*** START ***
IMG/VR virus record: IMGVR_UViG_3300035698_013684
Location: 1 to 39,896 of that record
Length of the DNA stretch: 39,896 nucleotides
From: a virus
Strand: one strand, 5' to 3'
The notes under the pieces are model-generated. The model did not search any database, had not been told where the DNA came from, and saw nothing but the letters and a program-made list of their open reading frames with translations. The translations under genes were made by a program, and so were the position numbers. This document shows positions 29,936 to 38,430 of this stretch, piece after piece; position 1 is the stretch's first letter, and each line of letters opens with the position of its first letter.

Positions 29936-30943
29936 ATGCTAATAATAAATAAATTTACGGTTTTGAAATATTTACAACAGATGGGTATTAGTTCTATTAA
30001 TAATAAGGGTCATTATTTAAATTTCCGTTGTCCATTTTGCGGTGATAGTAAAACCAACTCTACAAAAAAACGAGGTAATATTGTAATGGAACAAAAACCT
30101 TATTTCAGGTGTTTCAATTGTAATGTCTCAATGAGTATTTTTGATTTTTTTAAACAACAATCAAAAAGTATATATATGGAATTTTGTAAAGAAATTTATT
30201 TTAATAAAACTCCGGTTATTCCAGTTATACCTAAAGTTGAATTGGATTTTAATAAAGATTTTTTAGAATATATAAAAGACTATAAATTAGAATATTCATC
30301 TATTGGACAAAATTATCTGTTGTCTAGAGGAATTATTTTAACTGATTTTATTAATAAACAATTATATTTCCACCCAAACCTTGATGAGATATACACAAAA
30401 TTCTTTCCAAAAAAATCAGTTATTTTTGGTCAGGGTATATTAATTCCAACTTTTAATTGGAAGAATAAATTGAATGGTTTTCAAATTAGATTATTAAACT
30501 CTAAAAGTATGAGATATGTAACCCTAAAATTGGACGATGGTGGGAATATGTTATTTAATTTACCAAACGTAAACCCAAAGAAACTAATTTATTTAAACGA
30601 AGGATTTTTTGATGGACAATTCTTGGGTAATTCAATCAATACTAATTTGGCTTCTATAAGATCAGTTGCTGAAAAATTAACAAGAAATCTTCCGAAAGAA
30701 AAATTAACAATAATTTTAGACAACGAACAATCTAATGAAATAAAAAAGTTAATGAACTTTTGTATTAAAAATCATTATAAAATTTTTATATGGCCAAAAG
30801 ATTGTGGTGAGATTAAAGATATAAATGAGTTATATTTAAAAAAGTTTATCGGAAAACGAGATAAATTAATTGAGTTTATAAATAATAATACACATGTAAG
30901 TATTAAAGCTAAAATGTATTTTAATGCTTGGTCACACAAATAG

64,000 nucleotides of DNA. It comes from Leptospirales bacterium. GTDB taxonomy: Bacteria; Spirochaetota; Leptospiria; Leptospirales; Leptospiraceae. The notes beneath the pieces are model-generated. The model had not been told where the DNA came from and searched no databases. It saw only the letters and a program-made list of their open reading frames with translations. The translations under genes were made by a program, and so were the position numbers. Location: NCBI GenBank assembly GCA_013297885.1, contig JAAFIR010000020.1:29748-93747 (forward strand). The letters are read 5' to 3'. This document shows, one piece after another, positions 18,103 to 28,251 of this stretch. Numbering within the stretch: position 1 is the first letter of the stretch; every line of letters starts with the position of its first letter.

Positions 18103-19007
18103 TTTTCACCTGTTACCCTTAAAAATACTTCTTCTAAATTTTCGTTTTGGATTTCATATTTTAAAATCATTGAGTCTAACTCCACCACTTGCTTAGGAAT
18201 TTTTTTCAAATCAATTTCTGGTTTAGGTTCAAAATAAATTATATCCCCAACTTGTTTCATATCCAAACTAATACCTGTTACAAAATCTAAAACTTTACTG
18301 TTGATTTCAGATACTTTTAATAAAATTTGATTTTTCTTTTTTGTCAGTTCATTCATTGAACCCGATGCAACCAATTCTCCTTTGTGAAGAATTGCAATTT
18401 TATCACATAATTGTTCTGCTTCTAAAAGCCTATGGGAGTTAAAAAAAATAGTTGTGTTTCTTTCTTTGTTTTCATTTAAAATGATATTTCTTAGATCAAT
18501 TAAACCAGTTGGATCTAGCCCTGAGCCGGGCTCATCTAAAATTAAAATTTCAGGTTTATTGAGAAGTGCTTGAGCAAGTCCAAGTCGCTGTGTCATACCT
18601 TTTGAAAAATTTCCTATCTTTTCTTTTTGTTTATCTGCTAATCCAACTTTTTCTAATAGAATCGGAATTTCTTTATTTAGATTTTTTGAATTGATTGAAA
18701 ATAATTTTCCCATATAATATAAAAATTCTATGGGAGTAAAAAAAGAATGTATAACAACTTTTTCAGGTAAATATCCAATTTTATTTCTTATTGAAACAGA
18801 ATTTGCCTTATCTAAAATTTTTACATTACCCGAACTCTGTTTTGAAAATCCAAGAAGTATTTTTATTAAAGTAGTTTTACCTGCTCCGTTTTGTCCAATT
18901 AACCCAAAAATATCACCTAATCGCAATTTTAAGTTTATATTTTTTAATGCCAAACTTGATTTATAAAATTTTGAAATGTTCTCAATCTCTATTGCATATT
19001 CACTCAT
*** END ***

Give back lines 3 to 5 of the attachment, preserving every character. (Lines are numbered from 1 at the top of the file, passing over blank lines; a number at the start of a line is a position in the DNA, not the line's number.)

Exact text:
Length of the DNA stretch: 39,896 nucleotides
From: a virus
Strand: one strand, 5' to 3'